Caixin
Jun 11, 2021 07:15 PM
CHINA

Shanghai Gets Greater Power to Test Out Reforms

A view of the Bund in Shanghai on March 26, 2021. Photo: VCG
A view of the Bund in Shanghai on March 26, 2021. Photo: VCG

In a bid to boost innovation in the tech and finance hub, Shanghai has been given greater power to pass laws pertaining to its Pudong New Area. 

Legal experts say that the move will put Pudong on a similar legislative footing to the country’s special economic zones, which act as testing grounds for economic reforms.

The new powers will expand the scope of the city’s lawmaking ability as well as enabling the city’s legislature to pass laws that only apply to Pudong, rather than to all of the entire metropolis’ 16 districts.

Pudong, which is home to many major companies, generates one-eightieth of the country’s GDP and accounts for one-fifteenth of total imports and exports, according to state-run Xinhua News Agency.

The Standing Committee of the National People’s Congress (NPC), the top decision-making body of China’s legislature, authorized the East China municipality to craft legislation for Pudong in a session Thursday.

The goal is “to establish and improve the legal system that supports the Pudong New Area’s bold trials, breakthroughs and independent reform, promote the high-level reform and opening up of the region, and build a leading area for socialist modernization,” said an NPC statement (link in Chinese).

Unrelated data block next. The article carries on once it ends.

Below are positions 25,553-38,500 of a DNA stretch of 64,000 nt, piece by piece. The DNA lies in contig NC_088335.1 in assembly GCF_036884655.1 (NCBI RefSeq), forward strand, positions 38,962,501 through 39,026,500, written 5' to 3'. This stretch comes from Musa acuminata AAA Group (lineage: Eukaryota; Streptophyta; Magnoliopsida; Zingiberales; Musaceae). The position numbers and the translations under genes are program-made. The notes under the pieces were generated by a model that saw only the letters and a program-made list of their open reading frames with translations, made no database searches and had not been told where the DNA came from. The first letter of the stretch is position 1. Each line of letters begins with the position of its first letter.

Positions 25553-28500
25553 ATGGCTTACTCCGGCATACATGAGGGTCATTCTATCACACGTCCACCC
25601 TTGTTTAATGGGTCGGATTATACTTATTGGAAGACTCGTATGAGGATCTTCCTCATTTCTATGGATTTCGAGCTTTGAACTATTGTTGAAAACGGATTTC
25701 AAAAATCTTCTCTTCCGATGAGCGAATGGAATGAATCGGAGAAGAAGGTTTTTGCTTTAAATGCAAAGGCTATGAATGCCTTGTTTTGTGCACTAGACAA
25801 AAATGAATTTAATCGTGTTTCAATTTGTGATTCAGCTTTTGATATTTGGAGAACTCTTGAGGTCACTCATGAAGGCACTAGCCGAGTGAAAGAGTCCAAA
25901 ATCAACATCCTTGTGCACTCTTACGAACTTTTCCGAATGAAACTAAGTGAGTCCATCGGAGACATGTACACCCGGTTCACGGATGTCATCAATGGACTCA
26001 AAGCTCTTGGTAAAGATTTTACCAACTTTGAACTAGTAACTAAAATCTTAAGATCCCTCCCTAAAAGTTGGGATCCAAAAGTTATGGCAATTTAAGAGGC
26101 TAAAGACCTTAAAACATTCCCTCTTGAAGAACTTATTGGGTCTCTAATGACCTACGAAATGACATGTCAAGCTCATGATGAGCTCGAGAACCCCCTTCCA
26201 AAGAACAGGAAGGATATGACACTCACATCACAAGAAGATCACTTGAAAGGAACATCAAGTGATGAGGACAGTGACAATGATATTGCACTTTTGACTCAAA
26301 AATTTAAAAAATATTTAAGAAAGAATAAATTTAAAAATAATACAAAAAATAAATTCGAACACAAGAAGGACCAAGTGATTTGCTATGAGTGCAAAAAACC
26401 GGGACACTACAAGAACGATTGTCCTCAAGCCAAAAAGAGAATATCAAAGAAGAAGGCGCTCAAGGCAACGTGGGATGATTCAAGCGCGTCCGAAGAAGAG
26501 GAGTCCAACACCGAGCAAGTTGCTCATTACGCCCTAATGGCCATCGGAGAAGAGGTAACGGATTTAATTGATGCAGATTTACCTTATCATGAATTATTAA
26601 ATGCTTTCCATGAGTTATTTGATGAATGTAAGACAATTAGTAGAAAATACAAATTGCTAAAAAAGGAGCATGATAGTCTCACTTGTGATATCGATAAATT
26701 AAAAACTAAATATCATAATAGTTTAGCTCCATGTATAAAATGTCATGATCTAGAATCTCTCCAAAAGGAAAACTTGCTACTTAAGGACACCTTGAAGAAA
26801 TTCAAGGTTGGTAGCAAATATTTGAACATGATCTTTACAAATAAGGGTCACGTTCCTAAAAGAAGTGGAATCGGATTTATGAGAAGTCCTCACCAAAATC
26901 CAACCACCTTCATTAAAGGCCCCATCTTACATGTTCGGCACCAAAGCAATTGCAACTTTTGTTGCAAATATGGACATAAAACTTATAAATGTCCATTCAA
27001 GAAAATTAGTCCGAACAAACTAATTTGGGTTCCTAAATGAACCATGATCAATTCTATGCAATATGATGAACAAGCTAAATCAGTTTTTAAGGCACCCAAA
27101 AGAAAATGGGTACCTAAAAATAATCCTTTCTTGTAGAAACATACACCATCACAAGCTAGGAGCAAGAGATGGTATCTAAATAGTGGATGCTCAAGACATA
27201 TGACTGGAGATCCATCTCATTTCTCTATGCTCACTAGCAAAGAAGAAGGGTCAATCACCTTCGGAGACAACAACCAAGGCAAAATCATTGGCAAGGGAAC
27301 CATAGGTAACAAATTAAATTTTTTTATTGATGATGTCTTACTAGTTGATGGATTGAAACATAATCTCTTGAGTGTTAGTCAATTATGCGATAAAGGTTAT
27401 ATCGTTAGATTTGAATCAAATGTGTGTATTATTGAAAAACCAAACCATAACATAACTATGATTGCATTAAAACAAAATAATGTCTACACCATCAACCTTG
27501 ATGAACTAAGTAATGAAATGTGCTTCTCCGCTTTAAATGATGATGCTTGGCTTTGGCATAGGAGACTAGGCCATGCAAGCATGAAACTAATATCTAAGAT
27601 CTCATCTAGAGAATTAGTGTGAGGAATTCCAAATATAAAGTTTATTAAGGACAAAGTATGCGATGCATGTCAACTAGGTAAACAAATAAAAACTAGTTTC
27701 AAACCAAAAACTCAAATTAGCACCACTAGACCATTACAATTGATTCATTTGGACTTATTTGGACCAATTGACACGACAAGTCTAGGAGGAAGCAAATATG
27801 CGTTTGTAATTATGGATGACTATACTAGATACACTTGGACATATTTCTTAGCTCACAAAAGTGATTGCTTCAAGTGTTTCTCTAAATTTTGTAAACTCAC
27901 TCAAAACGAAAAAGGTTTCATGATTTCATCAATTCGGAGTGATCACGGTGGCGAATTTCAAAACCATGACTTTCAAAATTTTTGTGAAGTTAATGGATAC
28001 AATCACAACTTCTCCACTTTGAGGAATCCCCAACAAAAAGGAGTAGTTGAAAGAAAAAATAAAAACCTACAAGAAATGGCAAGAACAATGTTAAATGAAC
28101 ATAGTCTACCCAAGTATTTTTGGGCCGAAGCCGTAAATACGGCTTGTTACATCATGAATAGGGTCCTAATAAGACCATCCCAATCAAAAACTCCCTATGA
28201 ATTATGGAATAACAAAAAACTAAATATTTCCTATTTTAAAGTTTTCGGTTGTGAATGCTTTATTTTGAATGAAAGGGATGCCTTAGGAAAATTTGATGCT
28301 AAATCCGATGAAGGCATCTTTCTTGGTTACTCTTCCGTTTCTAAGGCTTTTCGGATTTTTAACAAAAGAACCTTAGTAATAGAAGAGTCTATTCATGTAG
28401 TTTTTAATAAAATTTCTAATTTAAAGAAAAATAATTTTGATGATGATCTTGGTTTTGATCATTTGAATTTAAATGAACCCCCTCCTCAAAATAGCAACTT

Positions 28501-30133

According to Ding Wei, director of the legal affairs committee of Shanghai’s legislature, the municipal legislature will now be able to exercise legislative power equivalent to special economic zones like the Guangdong province tech hub of Shenzhen and South China’s Hainan province.

Lin Yan, a law professor at Shanghai Jiao Tong University, told Caixin that as the NPC’s authorization doesn’t make any area off-limits for lawmaking, Pudong’s new laws may go beyond economic, trade and finance matters.

Besides its many economic reforms, over the past few decades Shenzhen has used its lawmaking powers to make rules on lawyers, blood donation, government procurement and mental health, prior to the establishment of national-level laws covering these areas.

Shanghai plans to issue documents that will clarify how this new legislative power will be exercised, including timelines on the formulation of new laws, Ding told local media. 

Contact reporter Cai Xuejiao (xuejiaocai@caixin.com) and editor Joshua Dummer (joshuadummer@caixin.com)

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